India’s soybean area seen falling as farmers switch to pulses
May. 25, 2016
Soybean is the main summer-sown oilseed crop for the world’s biggest importer of edible oil, but prices have dropped 10 percent in the past two years, while the prices of pulses such as red gram have nearly tripled over the same period.
Lower soybean output will force the country to increase imports of edible oils, supporting their prices. It could also limit India’s soymeal exports, given prices for its GMO-free produce are already above international prices.
The further price rise due to lower supply could even make imports of soymeal viable for local consumers.
“In the last two-three years soybeans have given lower returns than competing crops like pulses,” said K N Rahiman, chief research officer at Ruchi Soya, the country’s biggest edible oil refiner.
“This year, since pulses prices are ruling near record high levels, farmers will be inclined to shift towards pulses. We could see 5 to 10 percent reduction in soybean area.”
Farmers planted 11.63 million hectares with soybean in 2015/16. A 10 percent reduction would cut acreage to around 10.5 million hectares in the 2016/17 marketing year starting July.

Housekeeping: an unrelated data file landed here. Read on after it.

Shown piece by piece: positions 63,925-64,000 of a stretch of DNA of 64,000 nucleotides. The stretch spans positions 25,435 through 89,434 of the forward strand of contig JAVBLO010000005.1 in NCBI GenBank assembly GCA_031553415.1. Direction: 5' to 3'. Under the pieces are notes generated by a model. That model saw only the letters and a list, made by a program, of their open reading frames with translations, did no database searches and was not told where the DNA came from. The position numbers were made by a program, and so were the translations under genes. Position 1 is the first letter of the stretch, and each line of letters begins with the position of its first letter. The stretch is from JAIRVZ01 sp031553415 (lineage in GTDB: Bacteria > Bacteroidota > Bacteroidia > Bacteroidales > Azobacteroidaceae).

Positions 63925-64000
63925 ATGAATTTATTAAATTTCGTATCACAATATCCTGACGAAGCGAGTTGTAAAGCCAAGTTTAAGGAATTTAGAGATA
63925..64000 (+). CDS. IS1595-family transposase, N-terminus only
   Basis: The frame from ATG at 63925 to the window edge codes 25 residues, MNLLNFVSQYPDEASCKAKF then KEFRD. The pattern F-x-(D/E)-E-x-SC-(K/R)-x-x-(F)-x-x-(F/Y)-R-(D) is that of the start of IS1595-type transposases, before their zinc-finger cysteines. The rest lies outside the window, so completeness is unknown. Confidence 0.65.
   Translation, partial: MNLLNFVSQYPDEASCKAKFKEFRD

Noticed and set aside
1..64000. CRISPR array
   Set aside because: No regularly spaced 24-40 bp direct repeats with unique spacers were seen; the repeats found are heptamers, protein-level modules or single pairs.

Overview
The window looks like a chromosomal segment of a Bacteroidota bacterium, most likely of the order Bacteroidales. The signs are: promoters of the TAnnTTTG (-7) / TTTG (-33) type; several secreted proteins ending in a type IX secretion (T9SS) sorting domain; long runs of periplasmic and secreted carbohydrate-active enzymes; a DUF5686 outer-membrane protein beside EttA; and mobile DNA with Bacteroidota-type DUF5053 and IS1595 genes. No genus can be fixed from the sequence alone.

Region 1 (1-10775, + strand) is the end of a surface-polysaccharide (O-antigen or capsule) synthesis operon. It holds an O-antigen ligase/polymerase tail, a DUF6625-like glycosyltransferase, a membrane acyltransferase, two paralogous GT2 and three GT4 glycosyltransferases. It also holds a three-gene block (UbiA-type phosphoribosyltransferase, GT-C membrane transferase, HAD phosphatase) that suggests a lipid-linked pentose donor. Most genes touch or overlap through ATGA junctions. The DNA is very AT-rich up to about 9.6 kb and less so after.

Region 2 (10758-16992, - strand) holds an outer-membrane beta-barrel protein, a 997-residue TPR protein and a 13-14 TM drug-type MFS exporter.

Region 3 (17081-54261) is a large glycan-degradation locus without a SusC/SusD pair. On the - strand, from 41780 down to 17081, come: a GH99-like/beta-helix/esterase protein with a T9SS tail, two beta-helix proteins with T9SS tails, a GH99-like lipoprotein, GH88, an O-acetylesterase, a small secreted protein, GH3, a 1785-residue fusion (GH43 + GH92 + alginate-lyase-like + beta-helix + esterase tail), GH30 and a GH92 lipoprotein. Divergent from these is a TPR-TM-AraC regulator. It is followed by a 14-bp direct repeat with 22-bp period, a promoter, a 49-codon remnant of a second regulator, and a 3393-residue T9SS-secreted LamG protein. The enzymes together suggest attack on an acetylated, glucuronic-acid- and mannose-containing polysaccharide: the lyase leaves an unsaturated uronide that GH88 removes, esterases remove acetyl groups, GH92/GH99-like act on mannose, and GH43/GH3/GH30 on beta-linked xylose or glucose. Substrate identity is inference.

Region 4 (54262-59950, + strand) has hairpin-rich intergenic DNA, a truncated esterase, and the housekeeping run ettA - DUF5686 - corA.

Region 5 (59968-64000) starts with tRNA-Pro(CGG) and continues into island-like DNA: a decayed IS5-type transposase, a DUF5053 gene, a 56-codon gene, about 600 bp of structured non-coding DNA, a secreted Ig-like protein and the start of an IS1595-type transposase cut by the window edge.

Most Indian farmers begin cultivating soybean and pulses, which are rain-fed crops, in June after the arrival of the monsoon rains, and they are sown mainly in the states of Madhya Pradesh in central India, Maharashtra in the west, Rajasthan in the north-west, and Andhra Pradesh and Karnataka in the south.
Dinesh Garg, a farmer from Morena in Madhya Pradesh, plants soybean during summer, but this year he has decided instead to cultivate red gram, better known locally as tuar.
“Soybean is not remunerative due to lower prices. This year I am more interested in growing tuar,” said Garg, who cultivated soybean on 5 hectares of land last year.
Soybean production plunged 20 percent in 2015/16 to its lowest in more than a decade after drought and pests hit output.
India exports soymeal mainly to Asian buyers, but the drop in production has forced it to import soymeal and soybean in small quantities for the first time in many years.
Since the country imports most of its edible oil, limited soybean supply means imports will go up in 2016/17, said Faiyaz Hudani, associate vice-president, research, at Kotak Commodity Services Ltd.
“Even though oilseed production is stagnant, edible oil consumption has been rising steadily due to growth in population and rising prosperity,” Hudani said.
India imports mainly palm oil from Indonesia and Malaysia, while it brings in soyoil from Argentina and Brazil.
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